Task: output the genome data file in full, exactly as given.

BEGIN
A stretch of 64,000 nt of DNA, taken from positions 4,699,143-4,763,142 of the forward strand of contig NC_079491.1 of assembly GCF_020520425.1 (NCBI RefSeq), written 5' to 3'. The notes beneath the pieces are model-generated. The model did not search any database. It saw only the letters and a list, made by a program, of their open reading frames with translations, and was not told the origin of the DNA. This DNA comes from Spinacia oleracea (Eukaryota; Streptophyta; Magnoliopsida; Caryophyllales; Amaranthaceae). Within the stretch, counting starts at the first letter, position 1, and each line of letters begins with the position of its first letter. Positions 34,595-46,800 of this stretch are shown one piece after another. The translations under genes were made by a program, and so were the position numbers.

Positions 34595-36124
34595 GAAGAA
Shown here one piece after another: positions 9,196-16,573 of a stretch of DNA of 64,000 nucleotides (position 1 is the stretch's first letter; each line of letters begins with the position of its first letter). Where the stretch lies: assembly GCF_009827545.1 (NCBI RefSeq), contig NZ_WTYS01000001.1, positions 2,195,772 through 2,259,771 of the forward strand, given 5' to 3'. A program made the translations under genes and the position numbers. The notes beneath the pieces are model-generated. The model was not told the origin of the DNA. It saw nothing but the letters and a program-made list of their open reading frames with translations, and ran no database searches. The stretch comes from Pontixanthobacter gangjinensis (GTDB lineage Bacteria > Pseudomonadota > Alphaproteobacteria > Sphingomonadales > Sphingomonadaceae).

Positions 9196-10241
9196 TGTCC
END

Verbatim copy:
A stretch of 64,000 nt of DNA, taken from positions 4,699,143-4,763,142 of the forward strand of contig NC_079491.1 of assembly GCF_020520425.1 (NCBI RefSeq), written 5' to 3'. The notes beneath the pieces are model-generated. The model did not search any database. It saw only the letters and a list, made by a program, of their open reading frames with translations, and was not told the origin of the DNA. This DNA comes from Spinacia oleracea (Eukaryota; Streptophyta; Magnoliopsida; Caryophyllales; Amaranthaceae). Within the stretch, counting starts at the first letter, position 1, and each line of letters begins with the position of its first letter. Positions 34,595-46,800 of this stretch are shown one piece after another. The translations under genes were made by a program, and so were the position numbers.

Positions 34595-36124
34595 GAAGAA
Shown here one piece after another: positions 9,196-16,573 of a stretch of DNA of 64,000 nucleotides (position 1 is the stretch's first letter; each line of letters begins with the position of its first letter). Where the stretch lies: assembly GCF_009827545.1 (NCBI RefSeq), contig NZ_WTYS01000001.1, positions 2,195,772 through 2,259,771 of the forward strand, given 5' to 3'. A program made the translations under genes and the position numbers. The notes beneath the pieces are model-generated. The model was not told the origin of the DNA. It saw nothing but the letters and a program-made list of their open reading frames with translations, and ran no database searches. The stretch comes from Pontixanthobacter gangjinensis (GTDB lineage Bacteria > Pseudomonadota > Alphaproteobacteria > Sphingomonadales > Sphingomonadaceae).

Positions 9196-10241
9196 TGTCC